Putin’s Syria proposal is actually part of a broader strategy to strengthen Barack Obama against the increasingly vocal Russia skeptics in the U.S.

Moscow wants a stronger Obama. Photo: U.S. White House / flicr

The Russia skeptics believe that Vladimir Putin’s proposal for the elimination of Syria’s chemical weapons is nothing less than an attempt to undermine the United States.

At the same time as they doubt Russia’s ability to live up to its side of the agreement, they seek to expose what they see as Putin’s Trojan horse strategy to humiliate U.S. President Barack Obama by engaging him in a protracted conflict in the Middle East. They argue that the likely benefits for Russia of such a strategy would include a weaker position for the United States and additional revenue from high oil prices.

The discussion of Putin’s motives takes us back to the time of Obama’s re-election when Russia skeptics saw Putin’s support for Obama as a sign of the U.S. president’s weakness. The logic was that nothing good could be expected of the former KGB spy and, if he likes us, there must be trouble waiting to happen somewhere down the line.

However, exploiting Obama’s weaknesses was hardly Putin’s intention. Without a partnership with the United States, Russia cannot solve important international issues such as nuclear proliferation, terrorism, or instability in the Middle East. Russia’s president actually wanted to strengthen Obama against those sabotaging the U.S.-Russia relationship. Back in 2012, Putin supported Obama because his political opponent Mitt Romney was hawkish on Russia, calling the country America’s “No. 1 geopolitical foe.”

Putin’s Syria proposal reflects a similar desire to weaken Obama’s hawkish opponents, not Obama himself. While Putin has a long list of complaints about the U.S., he understands very well that Obama is still his best partner when compared to his critics in Washington. By formulating the proposal, Putin sought to strengthen his ties with Obama and start fresh after a series of crises in the two countries' relations. Such crises included the passage of the Magnitsky Act by the U.S. Congress, granting asylum to Edward Snowden by Russia, and Obama’s decision to cancel (some say postpone) his bilateral summit with Putin in Moscow.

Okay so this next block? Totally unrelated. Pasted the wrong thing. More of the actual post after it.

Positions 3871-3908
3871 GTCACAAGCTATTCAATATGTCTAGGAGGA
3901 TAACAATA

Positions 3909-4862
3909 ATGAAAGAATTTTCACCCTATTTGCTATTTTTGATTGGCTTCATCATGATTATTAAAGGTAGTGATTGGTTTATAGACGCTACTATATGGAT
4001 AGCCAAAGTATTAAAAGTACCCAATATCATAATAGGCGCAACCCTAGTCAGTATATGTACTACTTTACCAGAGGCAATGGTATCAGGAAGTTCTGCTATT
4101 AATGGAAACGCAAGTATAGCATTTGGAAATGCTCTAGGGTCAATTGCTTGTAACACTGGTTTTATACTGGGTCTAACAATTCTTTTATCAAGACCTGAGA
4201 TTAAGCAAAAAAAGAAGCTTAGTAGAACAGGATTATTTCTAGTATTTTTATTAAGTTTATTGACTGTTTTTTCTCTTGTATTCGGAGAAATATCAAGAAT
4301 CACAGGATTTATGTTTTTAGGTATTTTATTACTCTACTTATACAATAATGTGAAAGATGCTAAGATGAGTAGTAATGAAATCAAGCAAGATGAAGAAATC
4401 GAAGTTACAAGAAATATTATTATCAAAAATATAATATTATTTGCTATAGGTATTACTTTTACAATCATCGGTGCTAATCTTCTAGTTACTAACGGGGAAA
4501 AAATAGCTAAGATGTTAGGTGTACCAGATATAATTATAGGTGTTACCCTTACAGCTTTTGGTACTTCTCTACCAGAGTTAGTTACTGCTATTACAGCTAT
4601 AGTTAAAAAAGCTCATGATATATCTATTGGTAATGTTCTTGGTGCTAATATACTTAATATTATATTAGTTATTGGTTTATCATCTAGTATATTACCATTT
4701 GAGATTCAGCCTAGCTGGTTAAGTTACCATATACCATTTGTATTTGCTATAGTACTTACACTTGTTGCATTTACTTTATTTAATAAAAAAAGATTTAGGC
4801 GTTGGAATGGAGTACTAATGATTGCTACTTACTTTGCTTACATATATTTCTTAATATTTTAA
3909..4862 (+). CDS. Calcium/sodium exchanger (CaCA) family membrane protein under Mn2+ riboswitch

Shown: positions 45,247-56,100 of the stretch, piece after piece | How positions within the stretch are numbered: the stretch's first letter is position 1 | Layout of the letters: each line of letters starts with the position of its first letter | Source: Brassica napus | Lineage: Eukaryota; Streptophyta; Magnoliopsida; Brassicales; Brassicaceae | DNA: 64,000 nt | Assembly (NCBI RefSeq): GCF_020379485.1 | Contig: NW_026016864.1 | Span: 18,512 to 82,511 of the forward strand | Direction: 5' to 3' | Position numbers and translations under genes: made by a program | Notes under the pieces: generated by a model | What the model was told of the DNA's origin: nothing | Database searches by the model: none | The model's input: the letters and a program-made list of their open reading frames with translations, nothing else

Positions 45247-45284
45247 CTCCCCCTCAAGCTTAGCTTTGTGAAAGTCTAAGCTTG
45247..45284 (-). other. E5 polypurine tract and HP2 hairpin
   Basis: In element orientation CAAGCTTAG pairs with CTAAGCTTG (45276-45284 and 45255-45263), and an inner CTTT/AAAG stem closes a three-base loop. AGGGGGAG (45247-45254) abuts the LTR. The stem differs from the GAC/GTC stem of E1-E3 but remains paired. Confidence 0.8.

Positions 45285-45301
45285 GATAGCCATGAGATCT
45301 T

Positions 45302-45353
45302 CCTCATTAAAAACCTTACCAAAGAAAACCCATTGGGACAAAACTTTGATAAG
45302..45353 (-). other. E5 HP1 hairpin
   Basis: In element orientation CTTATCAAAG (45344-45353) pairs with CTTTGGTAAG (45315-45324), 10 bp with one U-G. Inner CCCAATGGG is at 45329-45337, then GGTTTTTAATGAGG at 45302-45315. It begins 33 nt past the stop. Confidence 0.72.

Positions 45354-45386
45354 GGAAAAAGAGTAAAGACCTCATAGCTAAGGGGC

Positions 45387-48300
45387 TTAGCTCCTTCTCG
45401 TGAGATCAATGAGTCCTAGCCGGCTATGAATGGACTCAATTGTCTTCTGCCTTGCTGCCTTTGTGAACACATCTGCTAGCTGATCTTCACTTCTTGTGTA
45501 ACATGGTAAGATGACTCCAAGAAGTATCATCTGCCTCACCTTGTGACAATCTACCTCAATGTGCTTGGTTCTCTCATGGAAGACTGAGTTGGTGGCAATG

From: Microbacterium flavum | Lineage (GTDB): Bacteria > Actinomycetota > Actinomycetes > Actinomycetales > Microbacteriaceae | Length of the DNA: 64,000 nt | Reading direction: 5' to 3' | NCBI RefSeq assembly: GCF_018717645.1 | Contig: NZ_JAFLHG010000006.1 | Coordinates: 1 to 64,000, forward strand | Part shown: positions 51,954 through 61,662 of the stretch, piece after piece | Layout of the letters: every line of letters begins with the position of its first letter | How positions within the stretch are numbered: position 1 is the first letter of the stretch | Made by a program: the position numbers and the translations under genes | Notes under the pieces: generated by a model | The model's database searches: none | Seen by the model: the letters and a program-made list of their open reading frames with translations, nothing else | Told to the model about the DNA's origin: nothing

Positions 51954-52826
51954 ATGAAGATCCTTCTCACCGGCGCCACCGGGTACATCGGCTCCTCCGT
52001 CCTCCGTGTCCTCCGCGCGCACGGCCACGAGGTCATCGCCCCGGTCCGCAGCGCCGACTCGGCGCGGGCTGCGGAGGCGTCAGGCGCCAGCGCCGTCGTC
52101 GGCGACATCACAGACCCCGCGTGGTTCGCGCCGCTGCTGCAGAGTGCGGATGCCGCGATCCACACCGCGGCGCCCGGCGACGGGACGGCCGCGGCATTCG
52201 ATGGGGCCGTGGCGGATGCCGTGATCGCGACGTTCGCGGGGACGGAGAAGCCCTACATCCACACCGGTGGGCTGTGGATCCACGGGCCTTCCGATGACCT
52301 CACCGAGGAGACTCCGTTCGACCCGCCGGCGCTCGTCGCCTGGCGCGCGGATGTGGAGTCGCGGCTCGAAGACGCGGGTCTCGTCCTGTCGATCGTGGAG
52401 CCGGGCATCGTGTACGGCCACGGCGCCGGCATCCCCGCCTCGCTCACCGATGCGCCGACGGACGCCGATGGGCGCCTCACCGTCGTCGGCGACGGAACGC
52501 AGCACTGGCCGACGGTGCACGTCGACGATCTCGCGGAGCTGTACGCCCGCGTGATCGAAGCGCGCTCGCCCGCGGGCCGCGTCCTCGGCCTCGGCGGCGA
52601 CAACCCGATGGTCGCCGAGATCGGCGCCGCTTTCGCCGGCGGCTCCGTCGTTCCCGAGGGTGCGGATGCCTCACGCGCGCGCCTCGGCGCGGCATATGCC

Putin’s proposal helped to get Obama out of his “red line” dilemma. Despite his reluctance to go to war, the U.S. president felt obligated to go to war because of his own verbally expressed commitment.

In a similar fashion, Putin’s recent op-ed in The New York Times served the purpose of strengthening the anti-war mood in the United States, and weakening the position of the pro-war hawks. While criticizing the decision to go to war with Syria, Putin characterized his relations with Obama as “growing trust.”

Putin understood that he was not likely to win over Russia critics and his intended audience did not include those who, like the Republican House Speaker John Boehner felt “insulted” by Russian president’s criticism of U.S. militarism or Senate Foreign Relations Chairman Robert Menendez, who “almost wanted to vomit” after he read the article.

Instead, the article appealed directly to the anti-war public and, judging by the overwhelmingly supportive comments by the readers of the op-ed, the message was effective. The article returned around 4,500 comments. The most popular one was by a Texan who wrote, “Say what you will about the Russians and Mr. Putin in particular. This reaching out is unprecedented. … Put aside mistrust and bad feeling for the moment, and try find and do something positive for the world.”

The recent agreement between Secretary of State John Kerry and Russian Foreign Minister Sergey Lavrov on the phased elimination of Syria’s chemical weapons was another step in Putin’s attempt to make his relationship with Obama work.

Critics, like Senators John McCain and Lindsey Graham, immediately condemned the agreement as “meaningless” and “toothless” because it removed the threat of using force against Syrian President Bashar al-Assad. Again, McCain and Graham were not those whom the Kremlin sought to please. Instead, Putin wanted to weaken their hand, thereby strengthening Obama’s.

It remains to be seen whether Putin’s strategy to strengthen his relations with Obama at the expense of Obama’s opponents will work. Its success in part depends on Obama’s willingness to stand up against numerous Russia skeptics at home. The U.S. president was not always forthcoming in the past. For example, he passed up the opportunity to veto the Magnitsky Bill that was voted on by the U.S. Congress.

In the meantime, Putin should ignore those in Russia who view Obama as an advocate of American imperialism and recommend against cooperating with the United States. Following their advice will only strengthen the position of the Russia skeptics in America.

The opinion of the author may not necessarily reflect the position of Russia Direct or its staff.